How to Manage Your Decorating Budget

Michelle Adams - An open living-dining space

Whether you are looking for one foundation piece, redecorating a single room, or furnishing a house, one of the most challenging aspects of any interior design project is figuring out how to manage your budget. A design plan built using self-knowledge and a realistic view of your space and lifestyle, not the opinions of others or the latest trends, will help you make informed choices about how to design your home (and save you from costly mistakes in the process).

Determine Wants Versus Needs
Before buying anything or even setting a budget, create a master list that includes what you already own. (You can determine later whether your existing items need to be modified, replaced, or decluttered.)

Next, separate your list into specific rooms/areas and then into needs and wants for each. Your needs list should contain everything you think is essential to the room, ranked from top to bottom in order of importance.

Now determine your wants and needs for each item. You might decide, for example, that you need a low-profile sectional sofa that seats six in a dark, easy-to-maintain fabric. That will give you a clear starting point and a set of parameters in your search for a couch.

Define Your Priorities
Take some time to evaluate and prioritize your list to figure out how best to allocate resources and avoid unwise spending. You might want to start by decorating the room that you spend the most time in before moving on to give yourself a sense of accomplishment and confidence.

If you are tackling your bedroom, your list will probably include a bed. Do you already have a mattress and a box spring? A bed frame or a headboard? A bedside table or two? Bedside lighting? Linens? Blinds or draperies for the window? A rug? An alarm clock? Adequate storage? Do you need/want all of the above? Is there something else that would make your bedroom comfortable for you or your partner, such as a sheepskin throw to keep your toes warm when getting out of bed, a dimmer for your reading light, or a ceiling mural to greet you when you open your eyes? Figure out what is essential, what would increase your quality of life, and what would push it over the top to make it your ultimate fantasy bedroom.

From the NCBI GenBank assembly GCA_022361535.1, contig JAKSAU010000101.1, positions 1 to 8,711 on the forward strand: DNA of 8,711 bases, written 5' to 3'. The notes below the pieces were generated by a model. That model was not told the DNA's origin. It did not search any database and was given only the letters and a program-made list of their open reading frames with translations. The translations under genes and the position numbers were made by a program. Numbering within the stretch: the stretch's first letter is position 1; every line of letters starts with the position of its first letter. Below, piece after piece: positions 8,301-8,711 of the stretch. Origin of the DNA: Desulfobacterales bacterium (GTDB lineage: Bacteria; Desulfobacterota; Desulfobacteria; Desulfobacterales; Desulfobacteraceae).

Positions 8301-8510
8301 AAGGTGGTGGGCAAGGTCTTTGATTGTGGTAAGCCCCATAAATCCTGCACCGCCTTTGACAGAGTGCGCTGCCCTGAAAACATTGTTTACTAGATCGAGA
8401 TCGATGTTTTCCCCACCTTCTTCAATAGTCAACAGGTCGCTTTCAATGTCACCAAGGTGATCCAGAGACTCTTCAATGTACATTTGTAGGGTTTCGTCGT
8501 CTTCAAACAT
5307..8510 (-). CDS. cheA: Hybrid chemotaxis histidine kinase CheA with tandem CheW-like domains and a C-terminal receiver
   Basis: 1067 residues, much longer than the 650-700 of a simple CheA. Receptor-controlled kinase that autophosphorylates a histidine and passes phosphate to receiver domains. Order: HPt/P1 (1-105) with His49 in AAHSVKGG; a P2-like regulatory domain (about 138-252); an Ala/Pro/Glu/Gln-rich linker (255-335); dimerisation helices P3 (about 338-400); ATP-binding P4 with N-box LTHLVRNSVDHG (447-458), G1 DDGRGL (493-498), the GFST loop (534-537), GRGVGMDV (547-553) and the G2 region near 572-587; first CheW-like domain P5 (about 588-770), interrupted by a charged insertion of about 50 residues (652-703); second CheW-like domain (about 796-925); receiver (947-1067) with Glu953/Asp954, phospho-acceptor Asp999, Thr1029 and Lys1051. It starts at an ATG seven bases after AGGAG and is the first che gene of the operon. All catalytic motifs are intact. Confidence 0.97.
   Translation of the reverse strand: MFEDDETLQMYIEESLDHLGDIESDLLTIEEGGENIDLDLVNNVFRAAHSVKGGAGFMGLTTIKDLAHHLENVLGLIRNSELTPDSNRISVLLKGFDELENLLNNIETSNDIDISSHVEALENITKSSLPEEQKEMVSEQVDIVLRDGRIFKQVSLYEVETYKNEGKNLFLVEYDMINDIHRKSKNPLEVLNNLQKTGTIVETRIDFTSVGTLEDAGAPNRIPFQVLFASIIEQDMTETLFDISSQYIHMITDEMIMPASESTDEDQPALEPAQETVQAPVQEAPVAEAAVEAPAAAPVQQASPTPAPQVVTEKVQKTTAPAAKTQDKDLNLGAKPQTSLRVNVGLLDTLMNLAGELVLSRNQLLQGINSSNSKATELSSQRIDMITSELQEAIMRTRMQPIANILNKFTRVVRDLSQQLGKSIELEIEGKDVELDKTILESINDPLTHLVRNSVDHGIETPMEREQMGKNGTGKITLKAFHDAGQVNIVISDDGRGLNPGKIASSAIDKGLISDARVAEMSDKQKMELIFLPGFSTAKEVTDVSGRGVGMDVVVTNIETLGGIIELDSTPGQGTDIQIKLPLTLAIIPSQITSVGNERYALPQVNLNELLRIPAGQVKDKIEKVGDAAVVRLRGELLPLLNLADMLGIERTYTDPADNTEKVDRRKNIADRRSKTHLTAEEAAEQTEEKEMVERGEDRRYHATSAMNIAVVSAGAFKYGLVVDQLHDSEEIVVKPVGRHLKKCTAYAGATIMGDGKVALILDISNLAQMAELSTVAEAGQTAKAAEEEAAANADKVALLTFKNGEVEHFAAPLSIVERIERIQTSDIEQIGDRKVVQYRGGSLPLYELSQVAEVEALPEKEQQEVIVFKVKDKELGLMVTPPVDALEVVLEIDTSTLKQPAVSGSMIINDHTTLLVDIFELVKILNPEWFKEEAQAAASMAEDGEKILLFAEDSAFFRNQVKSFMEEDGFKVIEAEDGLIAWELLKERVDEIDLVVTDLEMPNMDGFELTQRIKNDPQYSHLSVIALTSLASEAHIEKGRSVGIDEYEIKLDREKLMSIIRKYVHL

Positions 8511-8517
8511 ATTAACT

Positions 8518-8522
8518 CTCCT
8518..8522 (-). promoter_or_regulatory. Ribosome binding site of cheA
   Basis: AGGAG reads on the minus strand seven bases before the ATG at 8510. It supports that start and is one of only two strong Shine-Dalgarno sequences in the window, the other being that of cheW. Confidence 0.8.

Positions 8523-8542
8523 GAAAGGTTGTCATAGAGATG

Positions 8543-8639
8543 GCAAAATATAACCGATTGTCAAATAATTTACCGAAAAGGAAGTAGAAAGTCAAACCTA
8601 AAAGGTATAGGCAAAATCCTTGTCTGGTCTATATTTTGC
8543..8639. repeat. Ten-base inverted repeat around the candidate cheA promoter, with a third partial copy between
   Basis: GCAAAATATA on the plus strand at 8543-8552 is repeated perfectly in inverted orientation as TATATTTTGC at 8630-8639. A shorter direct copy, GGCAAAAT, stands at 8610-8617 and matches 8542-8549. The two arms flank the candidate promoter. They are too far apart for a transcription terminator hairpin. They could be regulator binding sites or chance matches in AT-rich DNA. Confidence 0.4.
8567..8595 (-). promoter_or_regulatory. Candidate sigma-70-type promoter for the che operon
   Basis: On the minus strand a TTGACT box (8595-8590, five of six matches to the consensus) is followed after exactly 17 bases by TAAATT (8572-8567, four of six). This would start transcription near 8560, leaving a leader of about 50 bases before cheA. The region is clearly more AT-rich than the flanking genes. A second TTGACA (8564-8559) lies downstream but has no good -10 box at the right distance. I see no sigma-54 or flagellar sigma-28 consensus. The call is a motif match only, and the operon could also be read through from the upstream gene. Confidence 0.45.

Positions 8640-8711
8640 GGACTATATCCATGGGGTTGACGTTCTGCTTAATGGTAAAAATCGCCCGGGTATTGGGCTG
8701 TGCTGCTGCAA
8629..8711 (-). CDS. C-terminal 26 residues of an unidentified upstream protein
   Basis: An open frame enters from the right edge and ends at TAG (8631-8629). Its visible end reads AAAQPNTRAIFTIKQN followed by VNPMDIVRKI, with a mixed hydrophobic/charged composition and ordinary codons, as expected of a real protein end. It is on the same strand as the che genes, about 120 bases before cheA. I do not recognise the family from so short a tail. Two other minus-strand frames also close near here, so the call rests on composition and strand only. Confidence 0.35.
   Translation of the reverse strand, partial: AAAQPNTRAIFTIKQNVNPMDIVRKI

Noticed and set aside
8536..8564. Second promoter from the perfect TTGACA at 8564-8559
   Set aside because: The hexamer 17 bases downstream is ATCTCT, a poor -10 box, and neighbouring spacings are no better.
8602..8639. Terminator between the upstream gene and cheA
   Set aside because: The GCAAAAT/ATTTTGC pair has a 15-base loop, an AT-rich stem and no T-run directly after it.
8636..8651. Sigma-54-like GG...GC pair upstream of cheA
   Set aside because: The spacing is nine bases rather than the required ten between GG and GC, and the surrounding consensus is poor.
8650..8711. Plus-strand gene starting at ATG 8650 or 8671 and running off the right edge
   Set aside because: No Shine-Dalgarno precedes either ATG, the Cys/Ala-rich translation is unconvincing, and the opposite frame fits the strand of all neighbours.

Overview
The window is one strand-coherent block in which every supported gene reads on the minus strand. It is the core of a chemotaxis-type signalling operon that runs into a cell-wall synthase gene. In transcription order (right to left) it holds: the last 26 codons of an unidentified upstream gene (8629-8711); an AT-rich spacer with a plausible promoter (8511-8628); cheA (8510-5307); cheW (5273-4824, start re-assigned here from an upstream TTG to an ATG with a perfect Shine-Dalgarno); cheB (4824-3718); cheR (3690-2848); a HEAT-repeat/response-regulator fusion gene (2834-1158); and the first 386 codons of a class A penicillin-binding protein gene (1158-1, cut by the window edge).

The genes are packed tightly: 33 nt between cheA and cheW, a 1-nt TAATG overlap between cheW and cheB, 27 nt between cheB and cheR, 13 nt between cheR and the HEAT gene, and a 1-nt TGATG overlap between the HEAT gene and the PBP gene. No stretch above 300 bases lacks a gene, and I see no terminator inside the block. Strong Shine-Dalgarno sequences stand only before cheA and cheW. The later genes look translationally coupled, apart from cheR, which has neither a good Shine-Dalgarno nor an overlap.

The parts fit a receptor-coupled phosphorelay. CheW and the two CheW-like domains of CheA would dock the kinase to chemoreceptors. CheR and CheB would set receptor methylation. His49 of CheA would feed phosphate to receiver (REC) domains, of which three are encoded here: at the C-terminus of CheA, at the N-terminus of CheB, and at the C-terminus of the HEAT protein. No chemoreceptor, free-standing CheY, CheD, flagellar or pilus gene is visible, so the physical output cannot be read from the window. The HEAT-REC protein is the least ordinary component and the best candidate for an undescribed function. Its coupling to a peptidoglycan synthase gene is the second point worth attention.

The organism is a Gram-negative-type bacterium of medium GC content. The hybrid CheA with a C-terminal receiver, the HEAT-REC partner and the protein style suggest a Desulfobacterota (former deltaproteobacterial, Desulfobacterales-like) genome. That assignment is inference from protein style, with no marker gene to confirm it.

Manage Your Expectations
Once you determine your needs, jot down an estimate of how much each item will cost with the aid of a quick Internet search. Making a preliminary budget will help you come to terms with how much your design plan is likely to cost so you can make compromises and avoid running out of money before you’ve achieved a satisfying result. If you determine you don’t have enough set aside for the ideal bedroom now, figure out how you can get the most for your money in the short term while you save up for future purchases.

Buy Foundation Pieces First
We are creatures of impulse, and sometimes it’s just more fun to buy art or throw pillows than to spend time figuring out what kind of mattress and box spring will be best in the long term. But, when investing in pieces for your home, you should make sure you have the essentials before you start to accessorize. Remember, being disciplined almost always pays off in the end.

Bedroom - A masculine bedroom with gray walls

ust as cars start losing their value the moment you drive them off the lot, some of your most expensive purchases, such as beds and couches, endure the most wear and tear and rarely hold their value. The best way to determine how much to spend on items is by having a sense of how long you plan to keep them and factoring in how these big-ticket items will enhance your daily quality of life.

How to Calculate Design Risks
Design has become so disposable in recent years that people choose to make do with a lesser product, only to find themselves replacing it every few years. If you are living in a rental apartment with a one-year lease and are contemplating a cross-country move once it ends, it might not be the time to invest in much of anything. But if there is a good chance you'll be in the same place for the next five years, you may choose to invest in well-made essentials rather than frittering away your budget on lots of cheap stuff.

If you are a homeowner or are otherwise feeling settled, consider investing in design classics and antiques that will either last a lifetime or hold enough value that you can recoup a portion of your investment when reselling them later. (Keep your spending in check by remembering that you'll likely not get 100 percent of your money back on any purchase.)

Leave Room for Surprises
When making your budget, be sure to keep a little mad money on reserve for those  unplanned purchases that turn your house into a home. If you’ve been thoughtful about your budget, you can give yourself permission to splurge on a piece of art, a decorative item, or anything else that serendipity brings once you’ve got the basics accounted for and in place.
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